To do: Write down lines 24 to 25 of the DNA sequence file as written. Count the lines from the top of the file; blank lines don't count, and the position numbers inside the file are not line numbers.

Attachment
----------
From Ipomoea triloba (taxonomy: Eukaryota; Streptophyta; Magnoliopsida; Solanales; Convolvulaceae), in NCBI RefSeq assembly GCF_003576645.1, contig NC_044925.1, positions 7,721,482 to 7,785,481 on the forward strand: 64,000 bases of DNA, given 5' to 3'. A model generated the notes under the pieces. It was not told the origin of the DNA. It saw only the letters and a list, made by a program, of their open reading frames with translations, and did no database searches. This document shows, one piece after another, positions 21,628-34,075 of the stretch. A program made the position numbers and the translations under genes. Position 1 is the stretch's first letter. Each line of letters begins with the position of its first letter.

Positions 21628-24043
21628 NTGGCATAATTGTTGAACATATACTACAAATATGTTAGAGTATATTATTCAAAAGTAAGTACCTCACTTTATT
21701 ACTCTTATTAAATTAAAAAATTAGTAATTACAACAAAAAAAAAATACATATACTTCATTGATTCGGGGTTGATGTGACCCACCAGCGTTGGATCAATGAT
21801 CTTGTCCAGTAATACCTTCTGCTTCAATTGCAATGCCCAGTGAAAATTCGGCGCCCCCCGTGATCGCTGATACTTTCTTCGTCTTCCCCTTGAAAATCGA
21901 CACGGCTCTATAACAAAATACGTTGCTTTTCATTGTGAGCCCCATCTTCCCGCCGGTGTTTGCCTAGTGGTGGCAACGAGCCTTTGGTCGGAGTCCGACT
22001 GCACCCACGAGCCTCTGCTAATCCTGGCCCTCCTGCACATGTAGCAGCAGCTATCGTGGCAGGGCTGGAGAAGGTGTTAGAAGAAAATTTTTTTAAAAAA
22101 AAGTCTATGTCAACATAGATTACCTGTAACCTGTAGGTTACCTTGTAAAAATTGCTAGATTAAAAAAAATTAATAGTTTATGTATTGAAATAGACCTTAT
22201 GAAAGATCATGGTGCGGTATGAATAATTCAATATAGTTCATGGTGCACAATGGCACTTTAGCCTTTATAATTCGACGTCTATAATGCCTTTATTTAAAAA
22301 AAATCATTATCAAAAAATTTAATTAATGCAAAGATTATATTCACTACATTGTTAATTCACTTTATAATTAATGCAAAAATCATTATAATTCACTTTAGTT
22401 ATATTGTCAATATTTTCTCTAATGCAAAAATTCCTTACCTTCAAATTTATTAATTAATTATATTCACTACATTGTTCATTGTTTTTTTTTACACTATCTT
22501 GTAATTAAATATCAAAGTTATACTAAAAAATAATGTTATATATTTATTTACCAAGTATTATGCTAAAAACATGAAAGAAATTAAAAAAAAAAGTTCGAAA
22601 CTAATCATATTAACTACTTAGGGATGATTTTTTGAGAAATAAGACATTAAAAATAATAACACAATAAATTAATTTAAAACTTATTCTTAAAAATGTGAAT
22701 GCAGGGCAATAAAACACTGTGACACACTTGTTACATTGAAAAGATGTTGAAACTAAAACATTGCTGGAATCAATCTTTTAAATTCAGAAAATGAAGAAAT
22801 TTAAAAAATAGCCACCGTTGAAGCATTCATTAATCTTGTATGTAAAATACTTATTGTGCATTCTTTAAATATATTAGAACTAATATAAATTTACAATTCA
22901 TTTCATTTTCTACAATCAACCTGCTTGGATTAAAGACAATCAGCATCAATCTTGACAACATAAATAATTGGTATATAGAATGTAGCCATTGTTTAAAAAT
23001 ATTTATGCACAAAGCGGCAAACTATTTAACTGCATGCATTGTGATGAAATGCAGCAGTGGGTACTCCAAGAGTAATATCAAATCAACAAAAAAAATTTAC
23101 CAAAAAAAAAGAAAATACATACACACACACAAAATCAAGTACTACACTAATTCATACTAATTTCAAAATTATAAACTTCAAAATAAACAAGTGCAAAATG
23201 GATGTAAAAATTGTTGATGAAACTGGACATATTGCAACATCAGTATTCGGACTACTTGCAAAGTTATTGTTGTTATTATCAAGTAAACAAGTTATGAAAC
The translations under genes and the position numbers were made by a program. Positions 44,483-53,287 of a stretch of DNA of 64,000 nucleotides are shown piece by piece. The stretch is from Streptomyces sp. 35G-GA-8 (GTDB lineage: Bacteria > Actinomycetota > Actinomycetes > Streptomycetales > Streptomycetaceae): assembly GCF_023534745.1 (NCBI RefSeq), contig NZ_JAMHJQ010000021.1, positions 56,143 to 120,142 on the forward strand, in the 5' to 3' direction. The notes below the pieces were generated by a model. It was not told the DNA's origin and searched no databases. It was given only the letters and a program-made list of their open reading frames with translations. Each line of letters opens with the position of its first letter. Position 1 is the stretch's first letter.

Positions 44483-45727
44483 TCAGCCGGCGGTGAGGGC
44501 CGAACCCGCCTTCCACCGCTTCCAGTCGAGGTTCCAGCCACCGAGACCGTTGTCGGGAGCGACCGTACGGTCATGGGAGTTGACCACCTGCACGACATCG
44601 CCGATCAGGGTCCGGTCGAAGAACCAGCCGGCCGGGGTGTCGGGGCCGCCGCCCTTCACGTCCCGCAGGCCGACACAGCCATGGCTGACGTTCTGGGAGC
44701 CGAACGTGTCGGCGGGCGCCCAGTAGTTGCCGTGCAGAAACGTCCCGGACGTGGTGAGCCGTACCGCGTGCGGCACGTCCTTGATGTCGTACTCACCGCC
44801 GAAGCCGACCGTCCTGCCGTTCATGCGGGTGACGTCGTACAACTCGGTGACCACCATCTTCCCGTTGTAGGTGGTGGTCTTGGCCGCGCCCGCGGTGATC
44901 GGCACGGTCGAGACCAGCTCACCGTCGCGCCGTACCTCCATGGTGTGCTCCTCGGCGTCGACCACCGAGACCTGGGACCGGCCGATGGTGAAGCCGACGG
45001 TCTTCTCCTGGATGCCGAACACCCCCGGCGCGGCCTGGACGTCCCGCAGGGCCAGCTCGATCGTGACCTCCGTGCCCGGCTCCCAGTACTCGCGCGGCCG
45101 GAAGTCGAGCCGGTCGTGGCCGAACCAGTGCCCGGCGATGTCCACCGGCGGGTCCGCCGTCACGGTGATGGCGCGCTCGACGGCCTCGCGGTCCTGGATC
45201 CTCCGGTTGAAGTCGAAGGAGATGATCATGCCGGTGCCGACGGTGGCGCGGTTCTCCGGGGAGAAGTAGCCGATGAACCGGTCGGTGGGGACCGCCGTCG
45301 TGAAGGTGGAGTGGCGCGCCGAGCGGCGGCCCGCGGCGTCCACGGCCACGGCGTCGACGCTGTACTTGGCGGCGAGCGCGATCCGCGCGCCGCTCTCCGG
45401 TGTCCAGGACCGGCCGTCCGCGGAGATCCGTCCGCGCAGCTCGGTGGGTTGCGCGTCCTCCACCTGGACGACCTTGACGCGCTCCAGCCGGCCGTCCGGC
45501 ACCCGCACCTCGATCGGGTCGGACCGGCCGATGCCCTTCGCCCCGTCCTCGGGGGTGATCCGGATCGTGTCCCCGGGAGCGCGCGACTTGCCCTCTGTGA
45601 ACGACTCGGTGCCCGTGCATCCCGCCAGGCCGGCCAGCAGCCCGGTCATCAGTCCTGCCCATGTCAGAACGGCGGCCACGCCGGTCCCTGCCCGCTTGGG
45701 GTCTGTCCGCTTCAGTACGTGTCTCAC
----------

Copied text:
44601 CCGATCAGGGTCCGGTCGAAGAACCAGCCGGCCGGGGTGTCGGGGCCGCCGCCCTTCACGTCCCGCAGGCCGACACAGCCATGGCTGACGTTCTGGGAGC
44701 CGAACGTGTCGGCGGGCGCCCAGTAGTTGCCGTGCAGAAACGTCCCGGACGTGGTGAGCCGTACCGCGTGCGGCACGTCCTTGATGTCGTACTCACCGCC